Review: Audra McDonald and Dr. Phillips Center Make History with Duke Ellington's BLACK, BROWN & BEIGE

The Tony Winner helps to write a new chapter in the incredible 80-year saga of arguably Ellington's most significant — yet long-misunderstood — masterpiece.

By: Jan. 27, 2022
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Review: Audra McDonald and Dr. Phillips Center Make History with Duke Ellington's BLACK, BROWN & BEIGE

It's not every day that Audra McDonald stands twenty feet in front of you and says, "Tonight, we are all a part of history."

Then again, it's not every day that music history gets made in Orlando - real-deal, textbook-worthy history - so when it does happen, I reckon Audra McDonald is as eager to be a part of it as anyone else.

Indeed, on Wednesday night, the Dr. Phillips Center wrote a new chapter in the epilogue of Duke Ellington's life with their much-anticipated staging of Ellington's BLACK, BROWN & BEIGE inside the brand-new Steinmetz Hall.

The story starts in 1943, when Duke Ellington performed what he believed to be his masterpiece - the history of Black Americans told through jazz - at Carnegie Hall. Audiences, accustomed to Ellington's breezy swing standards, weren't sure what to think about the 48-minute suite on horns. Critics, meanwhile, savaged it as unworthy of a classical stage. (The irony: white critics taking jazz to task because it wasn't "European enough.")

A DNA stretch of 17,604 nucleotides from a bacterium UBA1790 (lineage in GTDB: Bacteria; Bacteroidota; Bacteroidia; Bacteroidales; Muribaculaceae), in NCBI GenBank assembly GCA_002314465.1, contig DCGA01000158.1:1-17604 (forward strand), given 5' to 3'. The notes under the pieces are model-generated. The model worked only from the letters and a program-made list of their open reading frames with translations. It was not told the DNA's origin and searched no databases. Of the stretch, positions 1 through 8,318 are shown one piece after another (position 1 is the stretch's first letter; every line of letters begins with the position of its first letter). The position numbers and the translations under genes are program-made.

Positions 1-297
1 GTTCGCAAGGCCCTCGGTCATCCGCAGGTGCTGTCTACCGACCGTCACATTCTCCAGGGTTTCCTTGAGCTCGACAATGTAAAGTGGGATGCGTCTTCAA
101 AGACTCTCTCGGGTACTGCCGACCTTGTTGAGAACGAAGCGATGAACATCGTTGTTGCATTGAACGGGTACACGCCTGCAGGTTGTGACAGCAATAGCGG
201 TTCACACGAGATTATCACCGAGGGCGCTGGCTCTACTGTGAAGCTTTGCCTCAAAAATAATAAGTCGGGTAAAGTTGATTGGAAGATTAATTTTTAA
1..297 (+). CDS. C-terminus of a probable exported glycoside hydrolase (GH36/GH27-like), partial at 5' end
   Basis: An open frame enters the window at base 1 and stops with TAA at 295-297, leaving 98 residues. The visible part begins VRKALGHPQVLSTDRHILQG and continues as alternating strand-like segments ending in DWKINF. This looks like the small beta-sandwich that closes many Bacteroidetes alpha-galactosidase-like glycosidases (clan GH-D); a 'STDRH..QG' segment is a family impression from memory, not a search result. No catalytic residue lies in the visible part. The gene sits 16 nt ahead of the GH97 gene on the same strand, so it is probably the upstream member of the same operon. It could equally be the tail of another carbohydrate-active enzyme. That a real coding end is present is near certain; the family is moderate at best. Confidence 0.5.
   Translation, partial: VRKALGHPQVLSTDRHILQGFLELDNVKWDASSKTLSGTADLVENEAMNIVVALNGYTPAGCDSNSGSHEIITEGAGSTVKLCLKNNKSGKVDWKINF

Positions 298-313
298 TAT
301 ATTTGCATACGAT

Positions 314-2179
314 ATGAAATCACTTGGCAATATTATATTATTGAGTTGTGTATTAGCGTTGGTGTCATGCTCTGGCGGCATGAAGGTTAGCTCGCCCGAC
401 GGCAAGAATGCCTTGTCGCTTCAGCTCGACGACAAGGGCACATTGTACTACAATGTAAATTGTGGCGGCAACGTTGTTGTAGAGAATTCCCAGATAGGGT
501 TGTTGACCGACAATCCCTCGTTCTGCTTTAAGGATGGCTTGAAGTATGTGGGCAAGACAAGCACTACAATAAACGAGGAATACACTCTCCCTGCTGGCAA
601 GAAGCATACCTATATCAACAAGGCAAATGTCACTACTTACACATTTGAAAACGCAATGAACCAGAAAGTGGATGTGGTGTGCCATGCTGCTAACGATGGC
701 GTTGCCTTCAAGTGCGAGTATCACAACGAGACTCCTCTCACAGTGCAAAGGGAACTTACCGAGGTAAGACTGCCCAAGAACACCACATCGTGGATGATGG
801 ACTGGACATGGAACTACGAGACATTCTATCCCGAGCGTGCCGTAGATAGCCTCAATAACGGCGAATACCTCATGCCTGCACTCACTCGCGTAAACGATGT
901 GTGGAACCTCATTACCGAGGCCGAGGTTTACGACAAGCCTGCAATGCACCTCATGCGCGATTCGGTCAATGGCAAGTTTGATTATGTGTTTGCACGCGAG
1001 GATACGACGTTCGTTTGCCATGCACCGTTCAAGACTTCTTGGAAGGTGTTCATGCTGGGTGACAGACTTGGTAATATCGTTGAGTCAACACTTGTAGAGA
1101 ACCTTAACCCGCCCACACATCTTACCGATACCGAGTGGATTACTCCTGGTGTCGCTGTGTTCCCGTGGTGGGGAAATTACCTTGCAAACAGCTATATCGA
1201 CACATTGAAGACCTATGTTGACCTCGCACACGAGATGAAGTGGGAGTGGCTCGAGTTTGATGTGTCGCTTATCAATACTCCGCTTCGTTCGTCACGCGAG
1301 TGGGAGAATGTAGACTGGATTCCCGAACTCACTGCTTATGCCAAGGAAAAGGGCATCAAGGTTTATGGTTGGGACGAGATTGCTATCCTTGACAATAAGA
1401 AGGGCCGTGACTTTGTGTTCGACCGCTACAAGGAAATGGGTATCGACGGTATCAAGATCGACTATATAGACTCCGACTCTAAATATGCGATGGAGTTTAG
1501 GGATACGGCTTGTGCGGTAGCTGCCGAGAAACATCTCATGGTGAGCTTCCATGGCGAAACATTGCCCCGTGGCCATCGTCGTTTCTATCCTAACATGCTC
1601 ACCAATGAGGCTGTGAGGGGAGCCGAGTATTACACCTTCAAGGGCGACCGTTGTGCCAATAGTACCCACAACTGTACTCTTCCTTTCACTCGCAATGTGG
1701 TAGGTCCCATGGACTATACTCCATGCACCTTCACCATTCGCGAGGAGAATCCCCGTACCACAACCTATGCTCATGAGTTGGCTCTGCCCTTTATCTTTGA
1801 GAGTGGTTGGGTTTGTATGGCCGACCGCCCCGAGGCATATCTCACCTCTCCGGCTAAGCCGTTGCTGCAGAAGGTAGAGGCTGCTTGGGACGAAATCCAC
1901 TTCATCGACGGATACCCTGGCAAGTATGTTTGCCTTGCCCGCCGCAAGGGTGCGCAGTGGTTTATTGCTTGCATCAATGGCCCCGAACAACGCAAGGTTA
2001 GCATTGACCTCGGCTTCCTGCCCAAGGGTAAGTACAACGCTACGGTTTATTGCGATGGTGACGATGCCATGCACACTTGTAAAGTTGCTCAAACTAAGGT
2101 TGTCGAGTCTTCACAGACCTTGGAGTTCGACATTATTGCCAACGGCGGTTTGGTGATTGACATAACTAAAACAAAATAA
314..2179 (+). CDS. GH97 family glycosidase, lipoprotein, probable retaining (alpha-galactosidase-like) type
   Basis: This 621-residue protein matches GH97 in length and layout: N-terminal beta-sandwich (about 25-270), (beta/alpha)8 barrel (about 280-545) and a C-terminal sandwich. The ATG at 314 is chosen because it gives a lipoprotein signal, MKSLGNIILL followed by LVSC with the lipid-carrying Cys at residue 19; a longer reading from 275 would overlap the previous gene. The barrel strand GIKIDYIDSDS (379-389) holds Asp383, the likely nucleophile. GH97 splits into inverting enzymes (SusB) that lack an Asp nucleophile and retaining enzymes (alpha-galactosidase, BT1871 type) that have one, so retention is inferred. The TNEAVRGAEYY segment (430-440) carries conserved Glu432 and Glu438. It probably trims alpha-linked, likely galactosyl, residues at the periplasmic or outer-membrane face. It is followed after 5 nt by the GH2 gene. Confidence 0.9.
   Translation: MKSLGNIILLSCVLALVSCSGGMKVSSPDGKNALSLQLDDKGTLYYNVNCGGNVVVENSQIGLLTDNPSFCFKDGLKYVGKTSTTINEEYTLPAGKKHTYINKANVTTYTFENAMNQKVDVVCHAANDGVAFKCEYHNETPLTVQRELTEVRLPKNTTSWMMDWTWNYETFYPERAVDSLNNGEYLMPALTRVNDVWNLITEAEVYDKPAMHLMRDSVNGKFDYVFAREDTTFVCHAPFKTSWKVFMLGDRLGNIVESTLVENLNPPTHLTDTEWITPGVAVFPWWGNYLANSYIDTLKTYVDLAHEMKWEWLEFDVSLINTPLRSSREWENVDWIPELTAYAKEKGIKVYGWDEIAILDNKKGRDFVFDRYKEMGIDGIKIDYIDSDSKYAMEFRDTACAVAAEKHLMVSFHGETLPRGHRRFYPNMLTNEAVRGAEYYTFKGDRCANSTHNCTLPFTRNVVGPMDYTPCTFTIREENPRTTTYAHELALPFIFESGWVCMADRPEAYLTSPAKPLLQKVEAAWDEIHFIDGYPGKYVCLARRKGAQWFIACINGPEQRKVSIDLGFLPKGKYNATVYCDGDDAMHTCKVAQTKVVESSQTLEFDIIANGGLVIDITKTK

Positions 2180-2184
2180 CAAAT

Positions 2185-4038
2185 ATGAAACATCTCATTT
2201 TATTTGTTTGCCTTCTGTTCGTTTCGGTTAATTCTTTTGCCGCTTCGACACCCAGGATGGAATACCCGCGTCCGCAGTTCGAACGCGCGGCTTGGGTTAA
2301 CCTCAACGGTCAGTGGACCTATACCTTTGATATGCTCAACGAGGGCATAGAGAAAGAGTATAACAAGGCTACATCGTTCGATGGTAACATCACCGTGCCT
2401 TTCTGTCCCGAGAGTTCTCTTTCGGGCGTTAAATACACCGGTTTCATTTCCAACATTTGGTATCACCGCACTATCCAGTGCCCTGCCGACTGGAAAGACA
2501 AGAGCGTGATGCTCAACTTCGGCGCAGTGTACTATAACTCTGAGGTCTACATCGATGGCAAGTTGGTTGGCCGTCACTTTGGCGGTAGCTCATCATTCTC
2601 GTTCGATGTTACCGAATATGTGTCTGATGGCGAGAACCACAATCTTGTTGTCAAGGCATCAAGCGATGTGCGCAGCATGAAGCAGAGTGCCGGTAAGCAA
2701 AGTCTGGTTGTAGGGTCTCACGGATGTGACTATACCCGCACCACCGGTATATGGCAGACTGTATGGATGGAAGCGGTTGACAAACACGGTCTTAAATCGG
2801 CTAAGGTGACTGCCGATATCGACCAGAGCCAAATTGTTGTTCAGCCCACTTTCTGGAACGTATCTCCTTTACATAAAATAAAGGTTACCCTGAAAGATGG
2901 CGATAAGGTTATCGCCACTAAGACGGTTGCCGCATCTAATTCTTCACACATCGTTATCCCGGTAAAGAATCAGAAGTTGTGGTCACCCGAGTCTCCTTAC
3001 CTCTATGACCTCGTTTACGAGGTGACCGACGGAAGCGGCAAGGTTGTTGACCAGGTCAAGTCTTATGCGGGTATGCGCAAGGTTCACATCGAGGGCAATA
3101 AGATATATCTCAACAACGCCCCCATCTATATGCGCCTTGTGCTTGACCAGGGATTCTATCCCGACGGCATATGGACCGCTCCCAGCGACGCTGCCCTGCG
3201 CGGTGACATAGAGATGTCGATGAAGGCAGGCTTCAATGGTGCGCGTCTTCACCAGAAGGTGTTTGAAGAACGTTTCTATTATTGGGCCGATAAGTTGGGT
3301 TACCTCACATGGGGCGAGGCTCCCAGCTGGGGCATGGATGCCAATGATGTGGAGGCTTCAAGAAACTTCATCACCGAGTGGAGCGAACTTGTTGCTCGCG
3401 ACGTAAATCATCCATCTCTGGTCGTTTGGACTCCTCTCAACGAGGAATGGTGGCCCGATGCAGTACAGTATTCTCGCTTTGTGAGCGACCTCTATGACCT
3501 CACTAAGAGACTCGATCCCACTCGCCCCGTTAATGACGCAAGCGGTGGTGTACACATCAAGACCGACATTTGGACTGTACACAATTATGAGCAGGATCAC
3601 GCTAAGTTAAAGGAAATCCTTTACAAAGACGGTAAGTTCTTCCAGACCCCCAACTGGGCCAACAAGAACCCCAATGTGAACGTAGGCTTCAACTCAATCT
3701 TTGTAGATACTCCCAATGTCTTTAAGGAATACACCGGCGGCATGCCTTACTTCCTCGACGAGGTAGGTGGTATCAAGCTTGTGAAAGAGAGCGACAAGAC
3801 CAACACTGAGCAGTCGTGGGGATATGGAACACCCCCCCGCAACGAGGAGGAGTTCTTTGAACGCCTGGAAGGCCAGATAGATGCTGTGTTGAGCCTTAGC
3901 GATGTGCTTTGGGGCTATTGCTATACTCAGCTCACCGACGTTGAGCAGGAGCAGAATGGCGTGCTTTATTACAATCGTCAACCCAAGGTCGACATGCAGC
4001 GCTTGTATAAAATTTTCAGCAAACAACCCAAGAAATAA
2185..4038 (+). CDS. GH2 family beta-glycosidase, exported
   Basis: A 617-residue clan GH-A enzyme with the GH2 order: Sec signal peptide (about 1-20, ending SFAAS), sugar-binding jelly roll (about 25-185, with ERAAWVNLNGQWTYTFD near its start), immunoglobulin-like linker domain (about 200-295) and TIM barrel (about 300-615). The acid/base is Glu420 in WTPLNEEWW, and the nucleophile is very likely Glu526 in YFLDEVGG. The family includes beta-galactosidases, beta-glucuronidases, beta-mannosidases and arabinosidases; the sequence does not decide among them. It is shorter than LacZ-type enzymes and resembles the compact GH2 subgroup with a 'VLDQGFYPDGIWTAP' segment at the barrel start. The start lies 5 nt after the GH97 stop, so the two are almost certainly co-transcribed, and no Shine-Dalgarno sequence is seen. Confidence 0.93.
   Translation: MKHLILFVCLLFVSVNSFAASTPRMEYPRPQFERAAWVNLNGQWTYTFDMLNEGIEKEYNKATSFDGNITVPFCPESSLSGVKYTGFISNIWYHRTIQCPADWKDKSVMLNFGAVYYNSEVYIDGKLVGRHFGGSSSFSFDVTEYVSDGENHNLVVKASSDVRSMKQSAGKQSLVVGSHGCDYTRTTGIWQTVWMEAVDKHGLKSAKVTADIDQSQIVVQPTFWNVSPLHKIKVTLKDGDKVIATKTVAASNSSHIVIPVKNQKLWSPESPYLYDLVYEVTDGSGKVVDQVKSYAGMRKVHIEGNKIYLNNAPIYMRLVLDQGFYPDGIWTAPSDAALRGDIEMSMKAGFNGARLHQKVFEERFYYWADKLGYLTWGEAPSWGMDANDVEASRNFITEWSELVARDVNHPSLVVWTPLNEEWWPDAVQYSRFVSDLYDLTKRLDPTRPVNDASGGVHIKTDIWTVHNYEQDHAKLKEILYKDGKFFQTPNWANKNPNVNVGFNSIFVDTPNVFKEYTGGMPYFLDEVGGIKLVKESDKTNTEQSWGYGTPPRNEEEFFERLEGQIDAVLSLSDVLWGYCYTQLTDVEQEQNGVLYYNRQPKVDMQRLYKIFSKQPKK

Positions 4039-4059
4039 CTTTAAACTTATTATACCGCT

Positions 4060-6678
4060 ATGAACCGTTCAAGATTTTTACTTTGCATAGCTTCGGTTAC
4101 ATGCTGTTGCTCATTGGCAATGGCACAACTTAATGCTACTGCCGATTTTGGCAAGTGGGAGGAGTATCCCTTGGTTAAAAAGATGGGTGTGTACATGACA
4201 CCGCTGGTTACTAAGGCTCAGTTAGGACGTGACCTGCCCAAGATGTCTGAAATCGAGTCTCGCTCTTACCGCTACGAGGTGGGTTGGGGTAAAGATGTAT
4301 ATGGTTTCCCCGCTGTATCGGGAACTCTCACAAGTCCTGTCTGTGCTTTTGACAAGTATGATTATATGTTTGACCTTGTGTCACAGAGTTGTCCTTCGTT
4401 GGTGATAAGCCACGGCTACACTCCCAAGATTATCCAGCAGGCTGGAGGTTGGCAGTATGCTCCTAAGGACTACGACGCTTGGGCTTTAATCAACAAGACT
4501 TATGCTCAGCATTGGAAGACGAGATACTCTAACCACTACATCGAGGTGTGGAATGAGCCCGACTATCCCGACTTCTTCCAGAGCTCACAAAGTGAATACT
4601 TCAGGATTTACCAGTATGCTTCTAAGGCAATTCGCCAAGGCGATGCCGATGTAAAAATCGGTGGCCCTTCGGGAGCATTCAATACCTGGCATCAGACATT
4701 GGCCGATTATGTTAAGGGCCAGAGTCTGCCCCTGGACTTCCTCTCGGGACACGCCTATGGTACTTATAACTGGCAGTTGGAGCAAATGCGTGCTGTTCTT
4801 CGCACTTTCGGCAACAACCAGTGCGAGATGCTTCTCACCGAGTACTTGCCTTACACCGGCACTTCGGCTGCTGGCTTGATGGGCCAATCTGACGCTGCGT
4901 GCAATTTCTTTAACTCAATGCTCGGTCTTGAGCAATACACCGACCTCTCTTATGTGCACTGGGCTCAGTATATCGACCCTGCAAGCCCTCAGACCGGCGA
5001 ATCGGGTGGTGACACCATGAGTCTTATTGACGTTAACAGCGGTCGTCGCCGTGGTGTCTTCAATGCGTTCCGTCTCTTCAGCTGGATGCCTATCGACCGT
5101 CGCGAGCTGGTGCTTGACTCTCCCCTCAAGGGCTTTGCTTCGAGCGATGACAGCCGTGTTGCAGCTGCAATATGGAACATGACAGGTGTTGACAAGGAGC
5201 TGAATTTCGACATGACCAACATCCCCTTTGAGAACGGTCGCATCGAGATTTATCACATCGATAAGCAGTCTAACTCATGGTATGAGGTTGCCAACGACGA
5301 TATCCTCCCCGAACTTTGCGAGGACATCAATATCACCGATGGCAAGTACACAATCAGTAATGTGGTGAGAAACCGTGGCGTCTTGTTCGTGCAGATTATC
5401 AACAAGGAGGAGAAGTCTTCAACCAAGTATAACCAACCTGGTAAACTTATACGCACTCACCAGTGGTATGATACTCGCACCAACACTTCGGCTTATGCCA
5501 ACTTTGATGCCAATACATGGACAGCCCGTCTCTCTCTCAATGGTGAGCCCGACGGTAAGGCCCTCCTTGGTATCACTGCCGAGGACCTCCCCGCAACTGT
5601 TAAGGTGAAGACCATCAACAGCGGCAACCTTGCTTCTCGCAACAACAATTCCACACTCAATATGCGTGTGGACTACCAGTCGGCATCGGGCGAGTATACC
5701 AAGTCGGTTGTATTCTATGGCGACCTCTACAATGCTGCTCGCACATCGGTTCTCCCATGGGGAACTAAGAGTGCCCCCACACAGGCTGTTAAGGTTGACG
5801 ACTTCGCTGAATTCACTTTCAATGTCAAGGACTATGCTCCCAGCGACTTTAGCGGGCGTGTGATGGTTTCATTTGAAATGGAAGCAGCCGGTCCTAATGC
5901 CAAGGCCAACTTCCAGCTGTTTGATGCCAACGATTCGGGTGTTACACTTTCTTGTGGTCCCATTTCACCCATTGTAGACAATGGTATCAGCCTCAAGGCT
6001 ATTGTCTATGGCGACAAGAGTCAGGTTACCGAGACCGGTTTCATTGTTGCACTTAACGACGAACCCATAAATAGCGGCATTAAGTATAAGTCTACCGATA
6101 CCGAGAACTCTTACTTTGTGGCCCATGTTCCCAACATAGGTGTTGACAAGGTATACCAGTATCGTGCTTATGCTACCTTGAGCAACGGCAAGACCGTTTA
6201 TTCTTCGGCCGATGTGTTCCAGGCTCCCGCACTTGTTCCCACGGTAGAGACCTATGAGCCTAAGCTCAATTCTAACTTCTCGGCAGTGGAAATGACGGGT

Duke never performed BLACK, BROWN & BEIGE in its entirety again.

After his death, Duke's son Mercer joined with former Ellington bandmate Randall Keith Horton to add symphonic orchestration to the suite. The idea was that the symphony could expand on the jazz band's performance and engage in conversation with it - a notion they hoped would inspire someone to stage it.

Last night, nearly 80 years after that Carnegie Hall performance, it finally happened. In Orlando. With Audra McDonald. And jazz musicians from New York's Lincoln Center. And London's Royal Philharmonic Orchestra. Daytona's incredibly talented Bethune-Cookman University Concert Chorale was there too, along with The Jazz Orchestra at Dr. Phillips Center. And it was as momentous and meaningful and beautiful as Ellington might ever have hoped.